Implementation of codes of ethics within construction organizations in Hong Kong : towards an improved ethical behaviour

Pao Yue-kong Library Electronic Theses Database

Implementation of codes of ethics within construction organizations in Hong Kong : towards an improved ethical behaviour

 

Author: Oladinrin, Olugbenga Timo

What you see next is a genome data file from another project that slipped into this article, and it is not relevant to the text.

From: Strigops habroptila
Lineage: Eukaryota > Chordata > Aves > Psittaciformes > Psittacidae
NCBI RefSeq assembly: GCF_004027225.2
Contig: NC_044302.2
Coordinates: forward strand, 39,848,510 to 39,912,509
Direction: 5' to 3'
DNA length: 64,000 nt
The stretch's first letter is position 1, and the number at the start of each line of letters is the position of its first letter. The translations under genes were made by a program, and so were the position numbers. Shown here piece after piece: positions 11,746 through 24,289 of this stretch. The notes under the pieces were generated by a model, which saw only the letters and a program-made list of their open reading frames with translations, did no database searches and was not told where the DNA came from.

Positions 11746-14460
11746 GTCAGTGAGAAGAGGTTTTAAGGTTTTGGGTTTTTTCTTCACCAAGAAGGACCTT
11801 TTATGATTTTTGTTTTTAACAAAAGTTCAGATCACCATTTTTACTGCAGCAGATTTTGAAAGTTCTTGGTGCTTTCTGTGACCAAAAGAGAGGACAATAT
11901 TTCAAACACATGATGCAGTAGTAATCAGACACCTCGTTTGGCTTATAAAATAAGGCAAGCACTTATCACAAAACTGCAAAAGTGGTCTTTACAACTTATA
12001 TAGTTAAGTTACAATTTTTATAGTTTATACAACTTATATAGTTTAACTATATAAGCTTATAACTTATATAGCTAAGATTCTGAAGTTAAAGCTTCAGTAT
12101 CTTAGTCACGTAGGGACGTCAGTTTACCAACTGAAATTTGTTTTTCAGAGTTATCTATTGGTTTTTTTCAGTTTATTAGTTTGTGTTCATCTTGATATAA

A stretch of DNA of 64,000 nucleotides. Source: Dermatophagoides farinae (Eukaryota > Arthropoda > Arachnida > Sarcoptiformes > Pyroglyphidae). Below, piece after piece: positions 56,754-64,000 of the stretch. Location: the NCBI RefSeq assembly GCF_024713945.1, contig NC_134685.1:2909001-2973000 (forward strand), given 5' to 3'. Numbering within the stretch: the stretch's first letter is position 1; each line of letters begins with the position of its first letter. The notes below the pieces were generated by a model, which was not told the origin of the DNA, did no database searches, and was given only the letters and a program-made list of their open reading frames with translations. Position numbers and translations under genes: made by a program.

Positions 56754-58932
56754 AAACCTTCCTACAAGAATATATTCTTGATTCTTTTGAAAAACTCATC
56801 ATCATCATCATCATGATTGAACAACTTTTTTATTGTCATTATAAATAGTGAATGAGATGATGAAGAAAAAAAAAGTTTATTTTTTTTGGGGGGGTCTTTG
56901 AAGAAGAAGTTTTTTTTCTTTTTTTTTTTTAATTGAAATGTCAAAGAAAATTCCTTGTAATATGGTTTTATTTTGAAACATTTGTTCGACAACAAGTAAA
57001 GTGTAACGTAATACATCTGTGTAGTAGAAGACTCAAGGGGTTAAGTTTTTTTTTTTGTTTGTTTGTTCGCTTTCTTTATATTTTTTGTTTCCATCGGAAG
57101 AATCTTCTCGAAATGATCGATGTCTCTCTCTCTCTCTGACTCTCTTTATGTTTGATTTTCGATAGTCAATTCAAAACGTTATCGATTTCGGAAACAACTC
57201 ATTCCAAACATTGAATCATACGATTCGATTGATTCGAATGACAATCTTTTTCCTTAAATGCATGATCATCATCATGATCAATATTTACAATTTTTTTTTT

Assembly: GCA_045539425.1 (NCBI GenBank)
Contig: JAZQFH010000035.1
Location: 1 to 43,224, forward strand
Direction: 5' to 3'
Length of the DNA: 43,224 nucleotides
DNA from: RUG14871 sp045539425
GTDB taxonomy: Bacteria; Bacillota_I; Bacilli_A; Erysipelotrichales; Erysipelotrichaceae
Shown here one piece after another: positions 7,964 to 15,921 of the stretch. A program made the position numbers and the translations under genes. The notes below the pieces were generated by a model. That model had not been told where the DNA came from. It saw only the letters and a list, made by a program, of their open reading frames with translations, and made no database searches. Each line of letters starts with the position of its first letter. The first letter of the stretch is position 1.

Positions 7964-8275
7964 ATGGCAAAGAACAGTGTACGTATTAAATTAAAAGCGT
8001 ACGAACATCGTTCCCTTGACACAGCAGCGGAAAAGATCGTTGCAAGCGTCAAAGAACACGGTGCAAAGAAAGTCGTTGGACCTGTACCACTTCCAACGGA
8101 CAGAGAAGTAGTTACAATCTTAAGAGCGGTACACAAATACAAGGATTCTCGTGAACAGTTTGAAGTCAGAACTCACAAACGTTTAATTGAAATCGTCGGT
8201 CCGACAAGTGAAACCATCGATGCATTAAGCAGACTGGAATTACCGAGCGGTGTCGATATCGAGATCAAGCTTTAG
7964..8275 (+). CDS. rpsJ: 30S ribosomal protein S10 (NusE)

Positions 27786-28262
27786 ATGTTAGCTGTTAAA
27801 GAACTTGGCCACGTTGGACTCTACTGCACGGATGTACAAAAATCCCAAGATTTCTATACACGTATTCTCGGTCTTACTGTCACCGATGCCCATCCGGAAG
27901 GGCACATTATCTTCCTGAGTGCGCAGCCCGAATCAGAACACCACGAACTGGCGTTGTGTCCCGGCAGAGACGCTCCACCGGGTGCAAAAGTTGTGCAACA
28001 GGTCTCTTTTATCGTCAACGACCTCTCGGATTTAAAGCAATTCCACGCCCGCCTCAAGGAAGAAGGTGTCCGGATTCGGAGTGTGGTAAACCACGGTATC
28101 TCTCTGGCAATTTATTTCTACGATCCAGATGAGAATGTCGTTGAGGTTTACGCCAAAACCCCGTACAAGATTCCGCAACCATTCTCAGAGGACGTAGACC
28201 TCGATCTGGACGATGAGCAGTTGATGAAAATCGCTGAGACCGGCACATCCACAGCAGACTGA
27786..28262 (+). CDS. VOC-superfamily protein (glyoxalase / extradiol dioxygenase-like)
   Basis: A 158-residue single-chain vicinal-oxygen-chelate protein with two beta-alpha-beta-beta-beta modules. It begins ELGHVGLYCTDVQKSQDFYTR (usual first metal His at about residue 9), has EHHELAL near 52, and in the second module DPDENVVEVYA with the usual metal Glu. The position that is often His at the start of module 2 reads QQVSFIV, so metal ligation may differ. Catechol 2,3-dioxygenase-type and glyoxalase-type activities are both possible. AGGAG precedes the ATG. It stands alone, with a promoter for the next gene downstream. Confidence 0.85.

Title: Implementation of codes of ethics within construction organizations in Hong Kong : towards an improved ethical behaviour
Degree: Ph.D.
Year: 2016
Subject: Construction industry -- Moral and ethical aspects -- China -- Hong Kong.
Construction industry -- Management.
Hong Kong Polytechnic University -- Dissertations
Department: Dept. of Building and Real Estate
Pages: xv, 316 pages : color illustrations
Language: English
InnoPac Record: http://library.polyu.edu.hk/record=b2856394
URI: http://theses.lib.polyu.edu.hk/handle/200/8374